Organizations that are relevant to our goals
ESA is the Ecological Society of America, a nonpartisan, nonprofit organization of scientists founded in 1915 to promote ecological science by improving communication among ecologists; raise the public’s level of awareness of the importance of ecological science; increase the resources available for the conduct of ecological science; and ensure the appropriate use of ecological science in environmental decision making by enhancing communication between the ecological community and policy-makers.
SACNAS is the Society for Advancement of Chicanos/Hispanics & Native Americans in Science, an inclusive organization dedicated to fostering the success of Chicanos/Hispanics and Native Americans, from college students to professionals, in attaining advanced degrees, careers, and positions of leadership in STEM.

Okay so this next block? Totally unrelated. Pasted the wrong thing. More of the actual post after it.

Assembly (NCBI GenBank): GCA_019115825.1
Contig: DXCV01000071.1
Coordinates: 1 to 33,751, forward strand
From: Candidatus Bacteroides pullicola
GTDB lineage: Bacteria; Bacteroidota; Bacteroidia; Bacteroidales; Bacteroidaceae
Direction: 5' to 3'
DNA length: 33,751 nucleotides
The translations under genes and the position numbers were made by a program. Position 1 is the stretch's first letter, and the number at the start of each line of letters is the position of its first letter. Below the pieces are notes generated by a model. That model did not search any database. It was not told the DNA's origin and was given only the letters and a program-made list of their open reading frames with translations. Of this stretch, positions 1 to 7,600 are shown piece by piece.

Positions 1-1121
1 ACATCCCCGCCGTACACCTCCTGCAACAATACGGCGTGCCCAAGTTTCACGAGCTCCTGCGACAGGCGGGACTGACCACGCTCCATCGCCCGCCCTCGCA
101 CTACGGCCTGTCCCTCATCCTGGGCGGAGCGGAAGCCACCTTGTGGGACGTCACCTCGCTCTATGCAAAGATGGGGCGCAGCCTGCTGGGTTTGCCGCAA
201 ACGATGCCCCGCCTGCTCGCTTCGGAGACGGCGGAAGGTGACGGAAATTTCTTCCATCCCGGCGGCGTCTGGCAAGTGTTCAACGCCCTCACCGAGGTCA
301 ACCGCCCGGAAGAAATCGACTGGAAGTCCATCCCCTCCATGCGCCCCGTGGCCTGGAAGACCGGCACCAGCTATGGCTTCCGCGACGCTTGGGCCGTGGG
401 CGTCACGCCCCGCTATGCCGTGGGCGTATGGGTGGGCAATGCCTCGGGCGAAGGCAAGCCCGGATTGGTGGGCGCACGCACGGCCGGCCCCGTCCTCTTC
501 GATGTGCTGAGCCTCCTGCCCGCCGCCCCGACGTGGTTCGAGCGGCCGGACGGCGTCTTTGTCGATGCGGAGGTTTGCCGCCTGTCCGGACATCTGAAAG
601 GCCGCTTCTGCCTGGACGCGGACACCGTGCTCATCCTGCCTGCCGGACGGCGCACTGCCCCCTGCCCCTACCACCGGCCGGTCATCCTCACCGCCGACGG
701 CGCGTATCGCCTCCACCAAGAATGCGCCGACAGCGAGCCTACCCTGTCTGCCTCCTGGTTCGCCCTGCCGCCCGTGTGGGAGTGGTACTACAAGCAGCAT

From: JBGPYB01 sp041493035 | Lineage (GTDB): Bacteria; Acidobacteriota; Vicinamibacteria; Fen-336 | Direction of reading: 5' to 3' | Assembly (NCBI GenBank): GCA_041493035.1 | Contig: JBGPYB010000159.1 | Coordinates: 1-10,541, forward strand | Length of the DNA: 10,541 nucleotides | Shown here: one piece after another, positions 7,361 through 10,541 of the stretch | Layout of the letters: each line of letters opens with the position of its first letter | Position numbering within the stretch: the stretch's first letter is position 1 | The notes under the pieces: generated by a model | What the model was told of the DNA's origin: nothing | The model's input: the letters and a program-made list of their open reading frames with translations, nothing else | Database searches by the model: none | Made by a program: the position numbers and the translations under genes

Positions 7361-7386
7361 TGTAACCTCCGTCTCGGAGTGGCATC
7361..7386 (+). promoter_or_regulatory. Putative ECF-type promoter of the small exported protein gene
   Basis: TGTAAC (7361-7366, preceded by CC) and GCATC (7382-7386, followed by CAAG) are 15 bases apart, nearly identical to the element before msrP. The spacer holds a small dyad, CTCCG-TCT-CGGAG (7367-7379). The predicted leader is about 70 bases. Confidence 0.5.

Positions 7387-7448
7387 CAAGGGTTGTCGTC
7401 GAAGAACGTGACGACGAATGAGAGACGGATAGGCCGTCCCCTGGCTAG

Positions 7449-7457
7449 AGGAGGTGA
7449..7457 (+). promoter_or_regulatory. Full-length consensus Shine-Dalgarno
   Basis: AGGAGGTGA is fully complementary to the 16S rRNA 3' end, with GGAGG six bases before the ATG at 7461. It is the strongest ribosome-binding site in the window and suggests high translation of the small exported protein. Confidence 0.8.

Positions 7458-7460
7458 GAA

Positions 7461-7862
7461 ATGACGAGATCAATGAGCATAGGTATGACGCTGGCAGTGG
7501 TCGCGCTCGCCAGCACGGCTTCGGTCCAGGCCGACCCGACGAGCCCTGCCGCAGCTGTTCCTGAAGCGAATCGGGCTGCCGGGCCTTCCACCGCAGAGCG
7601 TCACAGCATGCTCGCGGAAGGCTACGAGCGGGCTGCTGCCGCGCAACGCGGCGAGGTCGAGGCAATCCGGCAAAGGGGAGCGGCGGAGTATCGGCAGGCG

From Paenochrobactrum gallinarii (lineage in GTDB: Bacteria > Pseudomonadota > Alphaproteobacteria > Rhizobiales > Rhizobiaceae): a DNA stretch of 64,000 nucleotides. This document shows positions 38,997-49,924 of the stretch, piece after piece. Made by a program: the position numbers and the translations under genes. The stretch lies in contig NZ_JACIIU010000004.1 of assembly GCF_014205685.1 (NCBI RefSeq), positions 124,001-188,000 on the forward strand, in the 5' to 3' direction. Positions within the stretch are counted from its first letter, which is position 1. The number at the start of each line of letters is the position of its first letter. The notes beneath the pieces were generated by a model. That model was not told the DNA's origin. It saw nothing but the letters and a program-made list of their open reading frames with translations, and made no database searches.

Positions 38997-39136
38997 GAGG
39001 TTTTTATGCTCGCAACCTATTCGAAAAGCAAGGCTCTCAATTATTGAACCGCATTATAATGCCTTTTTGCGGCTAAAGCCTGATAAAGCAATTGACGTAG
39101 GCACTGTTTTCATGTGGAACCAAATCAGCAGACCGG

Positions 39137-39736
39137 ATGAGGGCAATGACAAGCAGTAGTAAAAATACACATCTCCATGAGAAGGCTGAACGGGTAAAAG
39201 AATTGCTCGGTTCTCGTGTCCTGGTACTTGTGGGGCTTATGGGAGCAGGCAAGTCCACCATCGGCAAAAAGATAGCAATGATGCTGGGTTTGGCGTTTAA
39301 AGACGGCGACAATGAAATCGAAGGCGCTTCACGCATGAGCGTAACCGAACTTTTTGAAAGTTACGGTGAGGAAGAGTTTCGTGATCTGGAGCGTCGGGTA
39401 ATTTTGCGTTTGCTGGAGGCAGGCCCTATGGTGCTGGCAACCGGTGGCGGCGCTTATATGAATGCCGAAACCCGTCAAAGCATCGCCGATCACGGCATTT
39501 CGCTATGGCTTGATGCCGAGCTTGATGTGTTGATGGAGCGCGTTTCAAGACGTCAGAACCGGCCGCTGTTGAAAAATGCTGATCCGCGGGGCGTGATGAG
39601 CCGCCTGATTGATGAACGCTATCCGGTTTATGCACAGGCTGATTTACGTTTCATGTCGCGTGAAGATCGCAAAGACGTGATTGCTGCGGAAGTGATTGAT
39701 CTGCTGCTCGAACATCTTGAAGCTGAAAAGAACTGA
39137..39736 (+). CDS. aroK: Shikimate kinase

NRMN is the National Research Mentoring Network and they implement and disseminate innovative, evidence-based best practices to improve mentoring relationships at institutions across the country. They connect highly knowledgeable and skilled mentors with motivated and diverse mentees, ranging from undergraduate students to early-career faculty, and facilitate long-term, culturally responsive interactions between them. We are committed to establishing a culture in which historically underrepresented mentees successfully progress in their careers and contribute to the biomedical research enterprise.
CIRTL is the Center for the Integration of Research, Teaching, and Learning and it seeks to enhance excellence in STEM undergraduate education through development of a national faculty committed to implementing and advancing evidence-based teaching practices for diverse learners. CIRTL was founded in 2003 as a National Science Foundation Center for Learning and Teaching in higher education. CIRTL uses graduate education as the leverage point to develop a national STEM faculty committed to implementing and advancing effective teaching practices for diverse student audiences as part of successful professional careers. The goal of CIRTL is to improve the STEM learning of all students at every college and university, and thereby to increase the diversity in STEM fields and the STEM literacy of the nation.